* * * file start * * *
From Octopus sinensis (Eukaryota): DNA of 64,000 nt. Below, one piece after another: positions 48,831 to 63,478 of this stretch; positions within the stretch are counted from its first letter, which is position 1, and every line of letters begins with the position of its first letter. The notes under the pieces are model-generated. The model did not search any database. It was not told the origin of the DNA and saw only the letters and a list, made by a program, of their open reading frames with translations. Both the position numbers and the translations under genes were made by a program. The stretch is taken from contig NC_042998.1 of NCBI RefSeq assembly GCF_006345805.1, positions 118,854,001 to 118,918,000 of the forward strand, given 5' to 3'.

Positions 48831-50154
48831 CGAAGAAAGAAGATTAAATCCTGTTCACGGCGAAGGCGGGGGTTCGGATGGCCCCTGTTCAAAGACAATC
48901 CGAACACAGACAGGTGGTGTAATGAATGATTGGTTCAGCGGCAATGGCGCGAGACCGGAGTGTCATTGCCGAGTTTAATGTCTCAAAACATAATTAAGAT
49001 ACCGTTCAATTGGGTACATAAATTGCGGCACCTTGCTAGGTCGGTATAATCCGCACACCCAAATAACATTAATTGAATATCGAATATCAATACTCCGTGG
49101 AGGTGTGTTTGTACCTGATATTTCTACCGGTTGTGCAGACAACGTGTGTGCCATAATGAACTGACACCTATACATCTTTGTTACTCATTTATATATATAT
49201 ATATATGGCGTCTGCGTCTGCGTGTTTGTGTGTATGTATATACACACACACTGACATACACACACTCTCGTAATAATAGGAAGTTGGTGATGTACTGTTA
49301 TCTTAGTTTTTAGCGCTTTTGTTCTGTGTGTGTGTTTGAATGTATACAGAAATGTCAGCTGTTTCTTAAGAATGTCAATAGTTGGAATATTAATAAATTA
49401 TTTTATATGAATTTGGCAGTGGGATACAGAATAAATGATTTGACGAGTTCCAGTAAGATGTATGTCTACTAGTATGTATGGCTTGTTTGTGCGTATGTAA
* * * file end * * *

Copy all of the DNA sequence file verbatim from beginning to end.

From Octopus sinensis (Eukaryota): DNA of 64,000 nt. Below, one piece after another: positions 48,831 to 63,478 of this stretch; positions within the stretch are counted from its first letter, which is position 1, and every line of letters begins with the position of its first letter. The notes under the pieces are model-generated. The model did not search any database. It was not told the origin of the DNA and saw only the letters and a list, made by a program, of their open reading frames with translations. Both the position numbers and the translations under genes were made by a program. The stretch is taken from contig NC_042998.1 of NCBI RefSeq assembly GCF_006345805.1, positions 118,854,001 to 118,918,000 of the forward strand, given 5' to 3'.

Positions 48831-50154
48831 CGAAGAAAGAAGATTAAATCCTGTTCACGGCGAAGGCGGGGGTTCGGATGGCCCCTGTTCAAAGACAATC
48901 CGAACACAGACAGGTGGTGTAATGAATGATTGGTTCAGCGGCAATGGCGCGAGACCGGAGTGTCATTGCCGAGTTTAATGTCTCAAAACATAATTAAGAT
49001 ACCGTTCAATTGGGTACATAAATTGCGGCACCTTGCTAGGTCGGTATAATCCGCACACCCAAATAACATTAATTGAATATCGAATATCAATACTCCGTGG
49101 AGGTGTGTTTGTACCTGATATTTCTACCGGTTGTGCAGACAACGTGTGTGCCATAATGAACTGACACCTATACATCTTTGTTACTCATTTATATATATAT
49201 ATATATGGCGTCTGCGTCTGCGTGTTTGTGTGTATGTATATACACACACACTGACATACACACACTCTCGTAATAATAGGAAGTTGGTGATGTACTGTTA
49301 TCTTAGTTTTTAGCGCTTTTGTTCTGTGTGTGTGTTTGAATGTATACAGAAATGTCAGCTGTTTCTTAAGAATGTCAATAGTTGGAATATTAATAAATTA
49401 TTTTATATGAATTTGGCAGTGGGATACAGAATAAATGATTTGACGAGTTCCAGTAAGATGTATGTCTACTAGTATGTATGGCTTGTTTGTGCGTATGTAA